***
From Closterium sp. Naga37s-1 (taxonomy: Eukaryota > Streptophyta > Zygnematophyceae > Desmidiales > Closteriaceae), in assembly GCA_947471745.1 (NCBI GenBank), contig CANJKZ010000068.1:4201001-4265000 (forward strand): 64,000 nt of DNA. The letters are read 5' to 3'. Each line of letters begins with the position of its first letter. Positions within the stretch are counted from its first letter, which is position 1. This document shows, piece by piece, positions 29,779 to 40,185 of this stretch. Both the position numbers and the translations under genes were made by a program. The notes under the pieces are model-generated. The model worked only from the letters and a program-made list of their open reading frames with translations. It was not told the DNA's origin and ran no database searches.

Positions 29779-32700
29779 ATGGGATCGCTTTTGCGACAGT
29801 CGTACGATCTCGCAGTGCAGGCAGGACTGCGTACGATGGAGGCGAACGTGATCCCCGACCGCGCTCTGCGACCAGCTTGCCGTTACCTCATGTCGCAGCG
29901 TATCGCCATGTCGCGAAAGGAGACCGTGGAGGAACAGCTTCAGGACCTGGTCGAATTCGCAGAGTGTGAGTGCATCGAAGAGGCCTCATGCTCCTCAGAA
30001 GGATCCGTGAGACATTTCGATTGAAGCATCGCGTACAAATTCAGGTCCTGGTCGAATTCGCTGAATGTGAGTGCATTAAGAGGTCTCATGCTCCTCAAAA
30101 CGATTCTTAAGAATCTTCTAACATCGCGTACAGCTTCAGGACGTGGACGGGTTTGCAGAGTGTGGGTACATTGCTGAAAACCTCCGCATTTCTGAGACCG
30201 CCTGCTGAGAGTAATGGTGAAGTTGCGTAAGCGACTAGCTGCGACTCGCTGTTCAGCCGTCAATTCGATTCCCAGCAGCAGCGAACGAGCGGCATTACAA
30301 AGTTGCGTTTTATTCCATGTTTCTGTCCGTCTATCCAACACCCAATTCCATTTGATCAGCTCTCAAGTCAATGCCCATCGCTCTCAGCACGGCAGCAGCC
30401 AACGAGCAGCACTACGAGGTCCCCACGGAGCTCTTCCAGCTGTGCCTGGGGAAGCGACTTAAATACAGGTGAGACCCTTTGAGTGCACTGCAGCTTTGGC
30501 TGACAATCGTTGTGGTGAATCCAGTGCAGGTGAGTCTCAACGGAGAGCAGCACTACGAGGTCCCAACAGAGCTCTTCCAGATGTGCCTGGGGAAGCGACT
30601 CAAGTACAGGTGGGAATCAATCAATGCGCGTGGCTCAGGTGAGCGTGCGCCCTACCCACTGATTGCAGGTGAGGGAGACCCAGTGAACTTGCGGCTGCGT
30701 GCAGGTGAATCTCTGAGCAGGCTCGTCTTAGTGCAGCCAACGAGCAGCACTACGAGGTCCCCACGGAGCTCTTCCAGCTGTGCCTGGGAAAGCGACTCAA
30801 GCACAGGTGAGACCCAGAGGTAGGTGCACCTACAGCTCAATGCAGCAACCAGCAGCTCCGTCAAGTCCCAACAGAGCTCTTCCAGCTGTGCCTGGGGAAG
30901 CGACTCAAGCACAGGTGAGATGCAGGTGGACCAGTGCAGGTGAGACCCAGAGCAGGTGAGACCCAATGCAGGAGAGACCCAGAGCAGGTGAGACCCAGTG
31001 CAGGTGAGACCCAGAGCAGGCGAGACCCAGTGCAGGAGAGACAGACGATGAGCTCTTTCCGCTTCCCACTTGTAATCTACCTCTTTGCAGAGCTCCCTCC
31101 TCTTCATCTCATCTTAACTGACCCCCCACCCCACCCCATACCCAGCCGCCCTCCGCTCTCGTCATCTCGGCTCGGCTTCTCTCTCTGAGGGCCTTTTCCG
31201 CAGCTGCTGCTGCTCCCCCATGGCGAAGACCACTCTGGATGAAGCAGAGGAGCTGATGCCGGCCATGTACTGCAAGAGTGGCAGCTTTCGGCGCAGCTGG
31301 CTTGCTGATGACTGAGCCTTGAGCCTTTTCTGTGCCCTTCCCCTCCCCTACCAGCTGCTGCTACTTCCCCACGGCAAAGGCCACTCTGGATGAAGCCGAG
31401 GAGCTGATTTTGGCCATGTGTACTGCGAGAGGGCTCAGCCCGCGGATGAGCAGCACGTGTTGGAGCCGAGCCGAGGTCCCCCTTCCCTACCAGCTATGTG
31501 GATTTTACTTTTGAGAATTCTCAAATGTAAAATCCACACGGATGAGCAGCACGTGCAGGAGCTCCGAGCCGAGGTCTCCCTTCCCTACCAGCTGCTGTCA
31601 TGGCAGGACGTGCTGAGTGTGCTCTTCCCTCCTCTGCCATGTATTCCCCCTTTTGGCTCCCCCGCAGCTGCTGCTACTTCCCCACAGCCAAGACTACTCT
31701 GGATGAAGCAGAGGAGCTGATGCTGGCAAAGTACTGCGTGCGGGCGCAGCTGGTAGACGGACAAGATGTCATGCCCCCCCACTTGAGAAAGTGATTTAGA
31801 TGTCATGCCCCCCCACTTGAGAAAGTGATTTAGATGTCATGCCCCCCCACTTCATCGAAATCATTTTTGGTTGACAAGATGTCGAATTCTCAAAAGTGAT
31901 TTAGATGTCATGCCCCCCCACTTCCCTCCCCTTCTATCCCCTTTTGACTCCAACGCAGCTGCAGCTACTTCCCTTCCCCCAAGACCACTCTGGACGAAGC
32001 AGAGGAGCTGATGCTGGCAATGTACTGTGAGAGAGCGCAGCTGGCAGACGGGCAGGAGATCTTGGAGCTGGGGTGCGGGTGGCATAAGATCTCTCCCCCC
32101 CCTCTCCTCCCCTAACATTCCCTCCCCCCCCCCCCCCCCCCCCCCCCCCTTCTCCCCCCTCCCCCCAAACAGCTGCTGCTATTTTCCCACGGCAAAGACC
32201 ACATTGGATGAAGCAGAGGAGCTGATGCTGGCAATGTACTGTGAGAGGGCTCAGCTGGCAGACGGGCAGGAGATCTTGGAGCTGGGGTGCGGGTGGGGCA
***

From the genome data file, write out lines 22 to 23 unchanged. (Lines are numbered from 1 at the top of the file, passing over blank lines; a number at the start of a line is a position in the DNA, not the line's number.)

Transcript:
31601 TGGCAGGACGTGCTGAGTGTGCTCTTCCCTCCTCTGCCATGTATTCCCCCTTTTGGCTCCCCCGCAGCTGCTGCTACTTCCCCACAGCCAAGACTACTCT
31701 GGATGAAGCAGAGGAGCTGATGCTGGCAAAGTACTGCGTGCGGGCGCAGCTGGTAGACGGACAAGATGTCATGCCCCCCCACTTGAGAAAGTGATTTAGA